Box 721

#11 Willow Lane, Henderson Cr

Dawson City, YT

Y0B 1G0 

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axeandcrocus@gmail.com

(867) 993 - 3561 

  • Georgia Hammond

Alder Wood you need.

I'm following my dad down a steep bank onto a frozen creek just a short snowmobile ride from where he lives, as usual he's outpacing me. He's telling me about his friend Ronnie MacPhee, who used to make the same joke every time they went out wood gathering for smoking fish: "alder wood you need". He says it used to drive him nuts, because he always knew it was coming.

We're gathering Alder for smoking salt, it's a pleasant day in late January, probably only about ten below. Alders grow along the sides of waterways all over the Yukon, and are easily accessible in winter. Where the banks are eroding some of the trees are already starting to lean into the water, these are ideal for our purposes, still green but not likely to be missed in the forest if we remove them. We cut down about five small trees, the biggest one maybe 10 or 12 centimetres in diameter. My dad goes ahead of me with the chainsaw and cuts the trees down, my job is to bring the logs back to the side of the creek where the snowmobile is parked and toss them up onto the road to be gathered when we leave.

Once they're all secured in the skimmer it's just a short ride back to the yard for the next step. Dad uses a table saw to cut the lengths into mini logs, which I then chop into quarters with a hatchet. There's a rhythm to our little backyard wood chip factory, and the alder makes a very satisfying pop! as the logs split easily into manageable chunks. Alder is lovely, it's a beautiful colour with even rings and is surprisingly smooth along the split edges.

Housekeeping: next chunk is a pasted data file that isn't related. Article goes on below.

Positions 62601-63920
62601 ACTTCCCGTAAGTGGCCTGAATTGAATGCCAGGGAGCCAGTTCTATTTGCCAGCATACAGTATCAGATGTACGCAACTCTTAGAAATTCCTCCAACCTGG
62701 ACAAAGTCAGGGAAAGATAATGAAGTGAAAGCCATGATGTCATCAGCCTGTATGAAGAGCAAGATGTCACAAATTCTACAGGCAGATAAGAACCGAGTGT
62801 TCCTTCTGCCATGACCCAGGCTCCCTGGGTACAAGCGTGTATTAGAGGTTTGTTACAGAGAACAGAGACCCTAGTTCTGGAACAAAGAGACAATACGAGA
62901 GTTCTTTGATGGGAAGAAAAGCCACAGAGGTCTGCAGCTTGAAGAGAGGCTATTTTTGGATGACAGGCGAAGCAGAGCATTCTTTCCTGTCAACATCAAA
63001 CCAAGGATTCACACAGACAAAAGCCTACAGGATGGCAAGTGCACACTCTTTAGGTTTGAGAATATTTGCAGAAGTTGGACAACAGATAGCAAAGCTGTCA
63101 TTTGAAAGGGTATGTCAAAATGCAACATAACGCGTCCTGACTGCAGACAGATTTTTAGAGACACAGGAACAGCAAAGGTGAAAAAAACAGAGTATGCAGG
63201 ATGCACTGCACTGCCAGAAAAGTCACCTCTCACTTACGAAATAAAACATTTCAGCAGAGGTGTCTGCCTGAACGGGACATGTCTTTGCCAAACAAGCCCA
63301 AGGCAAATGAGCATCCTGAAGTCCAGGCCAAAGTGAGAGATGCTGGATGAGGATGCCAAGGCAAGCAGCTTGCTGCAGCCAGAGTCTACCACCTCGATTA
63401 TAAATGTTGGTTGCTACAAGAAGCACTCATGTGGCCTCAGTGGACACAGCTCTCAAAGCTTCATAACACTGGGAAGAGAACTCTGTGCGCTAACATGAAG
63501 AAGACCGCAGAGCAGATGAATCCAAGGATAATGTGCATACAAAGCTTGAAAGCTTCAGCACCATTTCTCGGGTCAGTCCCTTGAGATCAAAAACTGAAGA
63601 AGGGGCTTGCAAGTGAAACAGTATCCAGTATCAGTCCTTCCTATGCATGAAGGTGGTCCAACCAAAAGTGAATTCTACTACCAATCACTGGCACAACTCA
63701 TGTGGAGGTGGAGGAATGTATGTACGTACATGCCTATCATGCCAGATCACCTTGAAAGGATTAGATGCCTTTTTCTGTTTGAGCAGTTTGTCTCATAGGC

This process last about an hour and then we start packing the wood chunks into boxes, bins, milk crates, whatever we can find to get it back to my house. I will leave it in a big box next to my wood stove so it can dry out over the next couple days before I start using it.

By the time we're done we realize our five little trees have produced an awful lot of smoking material, I should be set until the end of summer. As I'm loading the last box into the car my dad gets a silly grin on his face, puts his hand on his hip, I know exactly what's coming, "well, that should be the Alder wood you need right there".

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